MEP: (cont. previous question) What are the necessary actions one has to take once relevancy is lost? How do you even begin to think of rebranding? Or possibly even scrapping everything and turning it into something new?
KC:I think it is important for brand owners to first have realisation and accept the reality. It is a bitter pill to swallow, as no entrepreneur wants to be told that their brand has failed. But being an entrepreneur also means resilience, hence bouncing back with a bigger, better and relevant strategy is a good start. The first point to determine is whether the brand can still be salvaged. There is the extreme alternative to rebrand if much damage is done or simply for the purpose to refresh the outlook.

One of our case study would the TBF. The outlet rebranding exercise took place from The Beer FactoryTM to TBF at our very first outlet, Sunway Giza. As mentioned, being able to forecast the change in consumer behaviour and spot the trend of brunch culture, TBF is a spin off from the celebrated bar, The Beer FactoryTM. The brand offers more food options and trying to differentiate ourselves from other drinking joints in the market.

An important note is that rebranding is not only an external initiative. Internally, staffs need to be clear of the rebranding exercise and the direction the business takes with a new brand. If communicated well, it is a good motivation and fresh star t for operations.

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MEP: How important is the logo when it comes to your brand?
KC:A logo is very important. It is the one of the first things people recognise of your brand. It reflects the reputation, the significance of the business, the thought process of the people behind it and sometimes, an extension of the founders themselves.

Take The Beer FactoryTM’s iconic ‘b’. The ‘b’ stands for beer but at the same time, it is designed to look like a factor y’s chimney with smoke coming out of it. The yellow liquid is the beer brewing in the factor. The yellow portion is also designed with the significance of the ‘yin and yang’ concept, to remind people of the importance of a work-life balance. Hence, come have a great time at The Beer FactoryTM after a hectic day!

MEP: For an existing business, rebranding alters one’s message and its strategy alters the business. How does this affect your loyal customers? How does this attract new ones?
KC:You gain some and you lose some. Some might leave because they are not sure where is it headed and that it has affected their perception of your offerings. With consistent messaging, winning customers back is not the impossible, as a matter of fact, the brand’s image is further enhanced and strengthened. One positive result we have seen is that we were able to attract new customers, different target audience that see relevance in our brand and offerings.

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MEP: Is it possible to retain older customers while practically restructuring one’s business to welcome new faces?
KC:That is possible but there is only one role in the business that does that best, which is the frontline staffs. As they are the touchpoint between the brand and the customers, it is vital that the frontline staffs are clear of the brand message, ensuring that products and services are delivered to the in line, at par with the standards and according to customers’ satisfaction. As they have direct access to customers, we also heavily tap into their intelligence. At any of our Rhombus Group outlet, we truly believe that insights provided by our frontline staff helps us refine our business as customers are continuously engaged for opinions and preferences.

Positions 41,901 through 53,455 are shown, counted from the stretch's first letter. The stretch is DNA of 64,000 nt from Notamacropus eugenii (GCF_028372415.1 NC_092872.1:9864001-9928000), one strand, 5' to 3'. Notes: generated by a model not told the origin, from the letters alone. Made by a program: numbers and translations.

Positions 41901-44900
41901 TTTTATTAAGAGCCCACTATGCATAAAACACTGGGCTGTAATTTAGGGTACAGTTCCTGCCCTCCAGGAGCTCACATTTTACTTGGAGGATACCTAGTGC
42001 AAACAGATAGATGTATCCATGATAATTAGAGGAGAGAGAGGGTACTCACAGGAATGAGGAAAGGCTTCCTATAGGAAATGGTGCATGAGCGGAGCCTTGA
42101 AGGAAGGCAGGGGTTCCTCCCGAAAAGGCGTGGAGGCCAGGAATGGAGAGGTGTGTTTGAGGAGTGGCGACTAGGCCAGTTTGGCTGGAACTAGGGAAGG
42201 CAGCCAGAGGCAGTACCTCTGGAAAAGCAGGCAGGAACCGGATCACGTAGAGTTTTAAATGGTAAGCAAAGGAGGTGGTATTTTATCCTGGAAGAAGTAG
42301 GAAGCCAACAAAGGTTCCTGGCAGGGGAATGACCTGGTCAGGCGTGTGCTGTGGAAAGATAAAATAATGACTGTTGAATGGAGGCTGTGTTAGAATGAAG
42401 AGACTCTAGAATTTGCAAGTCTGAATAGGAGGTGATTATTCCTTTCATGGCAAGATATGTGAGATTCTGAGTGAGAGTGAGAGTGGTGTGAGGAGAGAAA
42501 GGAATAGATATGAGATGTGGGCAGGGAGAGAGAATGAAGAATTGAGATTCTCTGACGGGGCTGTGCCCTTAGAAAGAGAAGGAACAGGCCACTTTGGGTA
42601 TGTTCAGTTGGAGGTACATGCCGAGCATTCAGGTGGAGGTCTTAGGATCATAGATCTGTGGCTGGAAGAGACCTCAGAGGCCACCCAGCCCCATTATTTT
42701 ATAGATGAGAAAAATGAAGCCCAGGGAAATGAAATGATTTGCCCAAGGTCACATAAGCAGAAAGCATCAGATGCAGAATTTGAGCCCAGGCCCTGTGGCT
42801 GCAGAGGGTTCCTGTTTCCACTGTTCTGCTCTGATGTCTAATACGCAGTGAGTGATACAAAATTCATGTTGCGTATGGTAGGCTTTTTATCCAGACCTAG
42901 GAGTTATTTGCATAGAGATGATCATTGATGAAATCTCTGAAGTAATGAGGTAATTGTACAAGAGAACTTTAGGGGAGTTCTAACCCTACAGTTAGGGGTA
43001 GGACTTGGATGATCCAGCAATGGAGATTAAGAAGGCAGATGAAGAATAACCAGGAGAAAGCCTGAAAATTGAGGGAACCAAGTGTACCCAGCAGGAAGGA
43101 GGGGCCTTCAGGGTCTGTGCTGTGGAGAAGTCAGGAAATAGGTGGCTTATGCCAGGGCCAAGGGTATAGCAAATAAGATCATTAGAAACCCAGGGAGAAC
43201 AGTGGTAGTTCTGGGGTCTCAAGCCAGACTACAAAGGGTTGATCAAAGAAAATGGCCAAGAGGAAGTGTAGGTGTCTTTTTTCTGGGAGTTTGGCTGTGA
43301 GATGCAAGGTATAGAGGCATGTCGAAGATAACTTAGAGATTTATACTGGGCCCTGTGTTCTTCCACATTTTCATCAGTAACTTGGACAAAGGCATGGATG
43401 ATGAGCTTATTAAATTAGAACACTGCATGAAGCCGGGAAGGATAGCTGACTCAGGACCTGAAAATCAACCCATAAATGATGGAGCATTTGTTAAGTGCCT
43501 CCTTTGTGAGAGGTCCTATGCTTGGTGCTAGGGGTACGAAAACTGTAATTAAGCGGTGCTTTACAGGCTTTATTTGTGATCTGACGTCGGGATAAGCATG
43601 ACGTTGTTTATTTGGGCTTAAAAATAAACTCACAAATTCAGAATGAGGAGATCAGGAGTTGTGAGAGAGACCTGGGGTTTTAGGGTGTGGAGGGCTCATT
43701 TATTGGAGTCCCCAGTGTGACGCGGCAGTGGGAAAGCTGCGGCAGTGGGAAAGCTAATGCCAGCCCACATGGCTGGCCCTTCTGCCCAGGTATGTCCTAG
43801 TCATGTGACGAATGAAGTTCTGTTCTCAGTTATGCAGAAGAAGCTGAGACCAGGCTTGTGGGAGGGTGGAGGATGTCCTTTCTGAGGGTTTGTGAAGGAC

MEP: Could you share how one of your restaurants went through a rebrand journey?
KC:Rama V, which is a Thai fine dining cuisine under Rhombus Group have gone through a successful brand enhancement exercise. The brand has been around for 20 years and needed to be refreshed. The exercise took place under the wings of Andre Shum, who is now, our Brand CEO for Rhombus Food and Lifestyle, the restaurant and café division of Rhombus Group.

Apart from the brand itself, Rama V, all aspects were given a new breath including a more impactful brand story; a logo that resonates well with its new concept which is modern, authentic Thai; its new tagline, ‘Enthaicingly Thai’ and corporate colours.

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Rama V did not just change its exterior, as mentioned earlier, the external and internal needs to move in tandem when an establishment progresses. The restaurant under went a complete renovation, reflecting its gracious, elegant and indulgent ambience as well as menu. This included colours to reflect the concept and translated down to the most minute detail of upholstery. While it maintains the favourite dishes of discerning diners, the menu also incorporated new recipes.

As a result, not only familiar customers were retained, but the brand enhancement presented a new dimension that attracted younger yet sophisticated palates. Despite the slight surge in pricing, the brand enhancement successfully communicated to customers and kept them returning!

However, nothing comes without a concern, but Rama V has been facing what many say, a “good problem”. Expectations to deliver are higher, which makes the team understand that our brand stands for something great. The size of the restaurant has increased and being a modern brand now, keeping tab with trends and the ever changing customers’ preferences posts challenges which the team is ever up for!

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Needless to say, Rhombus Food Holdings is a leading regional F&B owner and operator in South East Asia steered by a team of young professionals with a strong technical know-how and an even stronger command of finance and business management that only seems to work to improve the SEA region. It is this deep sense of value and unconditional desire to deliver all its brands’ promises, empower local entrepreneurs and nurture growth in talent and businesses within the industry that works only to clear the path for Rhombus Food to claim their well deserved spot among the top names in today’s F&B industry.
www.rhombusfood.com

Eileen ChanTIMELESS-NESS in the new world